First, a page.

The animal care organization is taking measures against distemper, needs public’s help.
The S.P.C.A. of Texas has announced a two-week suspension of intakes and adoptions at all of its shelters, including the Ellis County Animal Care Center, in order to ensure that all of its dogs are disease-free for adoption.
Following a positive distemper test for only two dogs taken in by the animal care organization, the S.P.C.A. of Texas immediately put all animals in all its shelters into quarantine. The move is a proactive measure prescribed by the organization’s veterinary staff to prevent the spread of the distemper virus that affects dogs and wildlife and is often fatal. People are not affected by distemper.
Animal caretakers have seen a surge in the rate of distemper infection throughout the state in recent months, among both wildlife and dogs. Many Texas animal care facilities have already been affected by the viral spread, including shelters in both the Dallas-Fort Worth area and near Lubbock.
Distemper infections affect a dog’s respiratory system, gastrointestinal tract and central nervous system. Symptoms range from no visible signs of illness to mild respiratory issues such as a runny nose and eyes to severe respiratory symptoms, thickened foot pads or nose skin, seizures, neurological deficits and decline. Animals can be contagious for months. Animals given medical care can survive the course of infection, though some die.
The infection is easily prevented by a vaccine that has a 99% effectiveness rate.
“This disease is highly preventable when dogs are properly vaccinated,” said Dr. Amber Alu, S.P.C.A. of Texas chief medical officer. “The vaccine is effective and is far less expensive than treating the disease or losing your pet to the virus. I highly recommend all dog and ferret owners make sure their pets’ distemper vaccination is up to date. Dog owners should also use caution when socializing puppies or unvaccinated dogs where dogs congregate such as parks.”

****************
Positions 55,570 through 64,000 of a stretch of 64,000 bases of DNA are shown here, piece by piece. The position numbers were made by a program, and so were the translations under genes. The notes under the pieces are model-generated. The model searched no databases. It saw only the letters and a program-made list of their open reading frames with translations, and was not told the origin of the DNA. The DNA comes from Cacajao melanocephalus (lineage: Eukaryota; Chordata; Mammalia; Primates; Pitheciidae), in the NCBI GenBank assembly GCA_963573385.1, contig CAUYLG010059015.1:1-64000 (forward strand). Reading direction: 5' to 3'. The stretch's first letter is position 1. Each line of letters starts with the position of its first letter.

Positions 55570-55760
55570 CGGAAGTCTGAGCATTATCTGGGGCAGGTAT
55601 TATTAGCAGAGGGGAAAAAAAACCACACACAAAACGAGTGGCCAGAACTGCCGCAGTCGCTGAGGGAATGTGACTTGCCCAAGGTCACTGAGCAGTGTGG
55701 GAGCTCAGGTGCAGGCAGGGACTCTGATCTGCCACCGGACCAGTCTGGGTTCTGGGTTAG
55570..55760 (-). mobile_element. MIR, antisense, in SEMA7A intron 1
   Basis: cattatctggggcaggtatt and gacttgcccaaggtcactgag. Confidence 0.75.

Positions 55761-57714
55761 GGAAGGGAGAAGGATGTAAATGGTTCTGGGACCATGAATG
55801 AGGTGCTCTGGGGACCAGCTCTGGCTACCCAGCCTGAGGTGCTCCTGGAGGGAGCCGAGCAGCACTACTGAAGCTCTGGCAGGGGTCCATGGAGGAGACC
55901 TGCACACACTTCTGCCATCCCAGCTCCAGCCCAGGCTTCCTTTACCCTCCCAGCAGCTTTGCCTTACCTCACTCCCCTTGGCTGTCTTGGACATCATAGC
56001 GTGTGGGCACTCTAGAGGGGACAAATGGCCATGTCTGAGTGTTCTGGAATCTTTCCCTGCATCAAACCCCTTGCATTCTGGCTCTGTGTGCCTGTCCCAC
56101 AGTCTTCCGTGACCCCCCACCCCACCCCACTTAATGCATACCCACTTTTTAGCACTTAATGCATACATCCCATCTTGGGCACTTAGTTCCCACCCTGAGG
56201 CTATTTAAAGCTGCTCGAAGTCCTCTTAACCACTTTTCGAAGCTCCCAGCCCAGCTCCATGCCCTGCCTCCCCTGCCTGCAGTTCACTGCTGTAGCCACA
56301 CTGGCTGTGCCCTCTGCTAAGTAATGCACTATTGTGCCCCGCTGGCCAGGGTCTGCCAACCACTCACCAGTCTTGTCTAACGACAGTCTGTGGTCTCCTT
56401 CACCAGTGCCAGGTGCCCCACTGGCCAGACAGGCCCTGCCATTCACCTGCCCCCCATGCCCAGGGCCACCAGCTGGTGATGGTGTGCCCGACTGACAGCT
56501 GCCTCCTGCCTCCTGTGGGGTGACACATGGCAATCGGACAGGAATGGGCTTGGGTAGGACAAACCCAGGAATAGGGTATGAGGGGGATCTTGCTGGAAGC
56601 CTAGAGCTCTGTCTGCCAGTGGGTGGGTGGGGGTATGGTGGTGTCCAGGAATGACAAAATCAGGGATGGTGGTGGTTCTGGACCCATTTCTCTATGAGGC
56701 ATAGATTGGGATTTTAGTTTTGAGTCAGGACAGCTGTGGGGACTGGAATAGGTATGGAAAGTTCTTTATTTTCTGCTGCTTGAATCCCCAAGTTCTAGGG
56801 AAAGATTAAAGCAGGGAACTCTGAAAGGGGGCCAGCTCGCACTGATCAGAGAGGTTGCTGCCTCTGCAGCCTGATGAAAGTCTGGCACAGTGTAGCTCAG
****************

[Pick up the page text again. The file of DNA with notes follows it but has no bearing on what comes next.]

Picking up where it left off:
The Ellis County Animal Care Center will be closed to adopters, volunteers and community members until at least June 22, 2022. Adoptions and animals outside of the shelter are unaffected. Offsite adoptions of cats and kittens at Dallas-area PetSmart stores will continue as will adoptions of equine and livestock at the S.P.C.A. of Texas’ Equine Center in McKinney. Some foster dogs will be available for adoption by appointment. Additionally, the S.P.C.A. of Texas’ Mary Spencer Spay/Neuter and Veterinary Care Clinic will remain open to the public. Food and supply pickups for the Russell H. Perry Pet Resource Center will continue, and clients will be met at their cars. The Ellis County Animal Care Center will quarantine bite case animals. Urgent Animal Cruelty Investigations intake will also continue.
“The S.P.C.A. of Texas respectfully asks for the public’s patience as we do everything in our power to protect and care for the animals in our facilities and in our community,” said Karen Froehlich, president & C.E.O. of S.P.C.A. of Texas. “This situation indicates that canine distemper virus is circulating in the community, and the S.P.C.A. of Texas urges all pet owners to vaccinate all of their pets against all species-appropriate diseases under the direction of their veterinarian as well as to have their pet spayed or neutered and microchipped.”
The S.P.C.A. of Texas ensures that all dogs adopted from its shelters are vaccinated and disease-free. The quarantine has been implemented as part of the organization’s mission to provide exceptional care to every animal. Suspension of activities at its shelters and quarantining animals will come at a large expense to the S.P.C.A. of Texas. Any donation made through the organization’s support page, even as little as $5, may help the 501(c)(3) nonprofit organization meet the needs of the animals in its care.